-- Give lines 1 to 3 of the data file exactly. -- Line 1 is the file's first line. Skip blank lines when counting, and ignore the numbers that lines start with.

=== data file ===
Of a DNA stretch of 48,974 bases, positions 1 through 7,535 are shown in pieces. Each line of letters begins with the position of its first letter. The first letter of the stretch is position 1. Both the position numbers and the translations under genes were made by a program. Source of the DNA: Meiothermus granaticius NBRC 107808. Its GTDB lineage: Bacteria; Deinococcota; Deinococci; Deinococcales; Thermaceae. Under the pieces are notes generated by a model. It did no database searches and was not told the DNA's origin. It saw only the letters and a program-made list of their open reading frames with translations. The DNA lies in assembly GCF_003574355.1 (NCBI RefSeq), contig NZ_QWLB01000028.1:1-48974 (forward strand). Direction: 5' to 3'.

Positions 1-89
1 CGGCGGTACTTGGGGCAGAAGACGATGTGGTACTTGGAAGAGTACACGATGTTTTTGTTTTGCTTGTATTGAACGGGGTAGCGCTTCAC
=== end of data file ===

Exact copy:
Of a DNA stretch of 48,974 bases, positions 1 through 7,535 are shown in pieces. Each line of letters begins with the position of its first letter. The first letter of the stretch is position 1. Both the position numbers and the translations under genes were made by a program. Source of the DNA: Meiothermus granaticius NBRC 107808. Its GTDB lineage: Bacteria; Deinococcota; Deinococci; Deinococcales; Thermaceae. Under the pieces are notes generated by a model. It did no database searches and was not told the DNA's origin. It saw only the letters and a program-made list of their open reading frames with translations. The DNA lies in assembly GCF_003574355.1 (NCBI RefSeq), contig NZ_QWLB01000028.1:1-48974 (forward strand). Direction: 5' to 3'.

Positions 1-89
1 CGGCGGTACTTGGGGCAGAAGACGATGTGGTACTTGGAAGAGTACACGATGTTTTTGTTTTGCTTGTATTGAACGGGGTAGCGCTTCAC